This is the last part in our mini series on where we question “who were the Chinese Ninja?”. In this video we tie the history and the legend together. Make sure you watch to the end!
This is the second part in our series on “Who were the “Chinese Ninja”. In this episode we explore the Ye Bu Shou 夜不收 – an elite night operations unit of the Ming military.
In this video, Les talks about the general historical background to the origin and purpose of the Ye Ban To 夜半偷 – the Midnight Thief.
The first really important Chinese character we need to investigate in the ancient Chinese arts of stealth is dié 諜. It is composed with the radical for “words” or “speech” and a right hand component for the foliage of a […]
The Ji Xiao Xin Shu is a military manual by the great Ming dynasty general Qi Jiguang 戚繼光. Its primary significance is in advocating for a combined arms approach to warfare using five types of infantry and two types of […]
The inscription in the above picture was chiselled into the stone on the Great Wall in Liaoning province, China. The Ye Bu Shou were so respected for their brave, selfless sacrifice that someone felt it necessary to leave it in […]
The following is our hypothesis on the etymology of the Chinese characters used in describing the Far Eastern arts of stealth across history and territory. The original, North Eastern Chinese Art of stealth was known as Yin Fa 隱法. From […]
The Wu Bei Zhi 武備志 is one of the most significant of Chinese Military Treatises. In this voluminous work of the Ming period, we find the elite night forces of the Ye Bu Shou 夜不收 mentioned a total of eight […]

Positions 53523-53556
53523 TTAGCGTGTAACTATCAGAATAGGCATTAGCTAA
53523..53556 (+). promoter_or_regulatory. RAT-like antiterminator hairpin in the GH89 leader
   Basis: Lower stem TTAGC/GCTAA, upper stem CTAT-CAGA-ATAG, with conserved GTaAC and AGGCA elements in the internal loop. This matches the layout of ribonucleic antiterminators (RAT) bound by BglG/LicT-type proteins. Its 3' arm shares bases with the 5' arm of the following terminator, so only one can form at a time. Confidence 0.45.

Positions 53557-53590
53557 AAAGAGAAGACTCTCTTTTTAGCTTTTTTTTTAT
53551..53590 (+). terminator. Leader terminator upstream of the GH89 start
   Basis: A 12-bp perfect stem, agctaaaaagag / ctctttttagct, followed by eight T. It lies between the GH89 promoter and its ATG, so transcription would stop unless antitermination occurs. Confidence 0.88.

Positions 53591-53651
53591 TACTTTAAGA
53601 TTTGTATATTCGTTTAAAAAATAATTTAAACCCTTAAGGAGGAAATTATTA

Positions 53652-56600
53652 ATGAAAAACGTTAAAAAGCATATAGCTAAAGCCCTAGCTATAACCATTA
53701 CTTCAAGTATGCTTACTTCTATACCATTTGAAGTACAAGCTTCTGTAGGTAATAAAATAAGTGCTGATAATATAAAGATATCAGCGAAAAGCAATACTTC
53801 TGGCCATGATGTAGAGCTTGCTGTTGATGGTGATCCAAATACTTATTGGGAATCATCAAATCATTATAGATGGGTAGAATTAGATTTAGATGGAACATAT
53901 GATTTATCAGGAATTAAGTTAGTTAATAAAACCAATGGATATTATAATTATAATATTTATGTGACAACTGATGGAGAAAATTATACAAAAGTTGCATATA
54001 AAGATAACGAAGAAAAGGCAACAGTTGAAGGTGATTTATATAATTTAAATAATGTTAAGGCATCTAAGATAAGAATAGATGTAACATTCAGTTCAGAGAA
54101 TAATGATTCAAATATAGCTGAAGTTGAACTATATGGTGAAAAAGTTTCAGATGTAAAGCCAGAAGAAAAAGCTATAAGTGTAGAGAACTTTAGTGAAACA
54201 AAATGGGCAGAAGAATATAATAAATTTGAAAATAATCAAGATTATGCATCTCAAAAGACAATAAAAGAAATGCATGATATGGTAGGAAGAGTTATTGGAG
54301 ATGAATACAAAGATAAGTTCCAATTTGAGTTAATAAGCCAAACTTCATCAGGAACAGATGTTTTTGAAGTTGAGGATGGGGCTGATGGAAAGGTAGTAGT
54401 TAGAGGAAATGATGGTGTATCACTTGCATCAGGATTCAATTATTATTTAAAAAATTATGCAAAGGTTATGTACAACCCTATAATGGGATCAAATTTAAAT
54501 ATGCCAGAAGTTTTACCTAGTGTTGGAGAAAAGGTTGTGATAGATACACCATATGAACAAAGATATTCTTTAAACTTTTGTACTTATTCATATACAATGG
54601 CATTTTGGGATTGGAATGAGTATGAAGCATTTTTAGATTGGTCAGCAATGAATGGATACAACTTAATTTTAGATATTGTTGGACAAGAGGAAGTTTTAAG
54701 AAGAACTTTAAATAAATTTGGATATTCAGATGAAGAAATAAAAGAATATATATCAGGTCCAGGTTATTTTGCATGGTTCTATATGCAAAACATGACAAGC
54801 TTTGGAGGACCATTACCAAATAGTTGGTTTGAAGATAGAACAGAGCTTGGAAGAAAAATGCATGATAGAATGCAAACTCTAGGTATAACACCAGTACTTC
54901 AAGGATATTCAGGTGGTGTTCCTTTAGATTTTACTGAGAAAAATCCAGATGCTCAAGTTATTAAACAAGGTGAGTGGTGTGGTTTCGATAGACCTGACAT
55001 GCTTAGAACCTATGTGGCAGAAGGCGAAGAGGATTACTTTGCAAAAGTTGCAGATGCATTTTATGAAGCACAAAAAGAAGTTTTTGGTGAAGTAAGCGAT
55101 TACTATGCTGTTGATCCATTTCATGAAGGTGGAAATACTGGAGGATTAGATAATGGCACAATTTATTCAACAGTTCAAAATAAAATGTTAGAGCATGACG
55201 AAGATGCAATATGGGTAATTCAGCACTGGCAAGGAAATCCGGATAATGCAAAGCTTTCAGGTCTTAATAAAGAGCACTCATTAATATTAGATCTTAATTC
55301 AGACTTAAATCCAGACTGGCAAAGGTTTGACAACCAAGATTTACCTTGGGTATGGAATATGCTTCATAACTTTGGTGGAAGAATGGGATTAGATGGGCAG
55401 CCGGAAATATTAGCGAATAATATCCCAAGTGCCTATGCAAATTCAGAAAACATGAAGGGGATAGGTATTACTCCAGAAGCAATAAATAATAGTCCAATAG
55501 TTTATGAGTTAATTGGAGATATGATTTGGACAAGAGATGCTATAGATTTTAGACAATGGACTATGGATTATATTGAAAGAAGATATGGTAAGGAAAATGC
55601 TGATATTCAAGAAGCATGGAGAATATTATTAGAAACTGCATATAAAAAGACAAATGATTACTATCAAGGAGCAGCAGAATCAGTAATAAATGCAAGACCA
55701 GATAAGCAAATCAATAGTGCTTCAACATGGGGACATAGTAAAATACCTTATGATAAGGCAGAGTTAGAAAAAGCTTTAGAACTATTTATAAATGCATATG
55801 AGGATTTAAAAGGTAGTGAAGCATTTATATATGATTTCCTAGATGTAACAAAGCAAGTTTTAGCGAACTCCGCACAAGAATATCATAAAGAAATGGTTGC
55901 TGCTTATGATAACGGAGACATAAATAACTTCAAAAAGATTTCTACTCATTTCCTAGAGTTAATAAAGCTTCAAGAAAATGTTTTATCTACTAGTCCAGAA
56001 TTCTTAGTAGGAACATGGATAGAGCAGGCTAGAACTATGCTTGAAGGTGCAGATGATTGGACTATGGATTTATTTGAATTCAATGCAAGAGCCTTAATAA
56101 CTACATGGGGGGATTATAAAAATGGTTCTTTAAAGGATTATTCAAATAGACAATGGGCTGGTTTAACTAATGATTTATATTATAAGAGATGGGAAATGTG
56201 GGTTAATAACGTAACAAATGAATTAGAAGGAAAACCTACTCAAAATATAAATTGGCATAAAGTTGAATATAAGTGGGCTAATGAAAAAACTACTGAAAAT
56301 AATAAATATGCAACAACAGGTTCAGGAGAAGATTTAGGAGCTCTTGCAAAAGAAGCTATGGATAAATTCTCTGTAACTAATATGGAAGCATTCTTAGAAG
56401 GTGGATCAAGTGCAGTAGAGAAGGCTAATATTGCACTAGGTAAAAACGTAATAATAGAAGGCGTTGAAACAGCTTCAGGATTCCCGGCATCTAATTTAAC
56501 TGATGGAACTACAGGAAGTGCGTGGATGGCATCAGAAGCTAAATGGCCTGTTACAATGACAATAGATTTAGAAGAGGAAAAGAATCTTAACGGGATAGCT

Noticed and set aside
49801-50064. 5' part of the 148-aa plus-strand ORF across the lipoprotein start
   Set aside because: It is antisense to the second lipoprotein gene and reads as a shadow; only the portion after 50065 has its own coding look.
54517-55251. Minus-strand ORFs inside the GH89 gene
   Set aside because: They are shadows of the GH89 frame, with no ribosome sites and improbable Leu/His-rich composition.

The following quote continues on from the section on “Running Roofs” skill recorded by Bai Yansheng; 4/ Probing: To familiarize oneself with the layout of the house and to avoid bumping into furniture, the tip of the sword is used […]
The “running roofs”, classic techniques of the Midnight Thief, were recorded in extraordinary detail as follows; 1/ Treading on the roof tops: A rule of thumb is to tip-toe along the Yin Yang tiles, that is, treading with the front […]
We encountered several verbal descriptions of stealth operatives along our research journey. They were usually anecdotes from the last generation to see these enigmatic figures in the dark corners or on the rooftops, just as the Chinese movies depict. The […]
Although relatively unheard of due to the nature of their duty, Jian Er Shou 尖兒手, lit. ‘Sharp hands’ and Ye Bu Shou 夜不收, lit. ‘Unreceived by night’ or ‘Unsheltered by night’ [we prefer “unrestrained by night” as a translation by […]
In search of the Chinese Military use of stealth we came across the word “Penetrator/s”, used to describe agents that specifically employed stealthy methods to gain access to fortifications and compounds for intelligence gathering, arson, assassination and so on. The […]
History does us a great favour by recording the activities of the first mentioned stealth operative in strategic warfare. The time is the Spring and Autumn period in China approximately 771BC to 476 BC. At that moment the market thief […]
Sunzi (Sun Tzu) 孫子 is well known today for his treatise on military strategy – The Art of War 孫子兵法. This work is often the first to be referenced when it comes to the use of Chinese spies and spy […]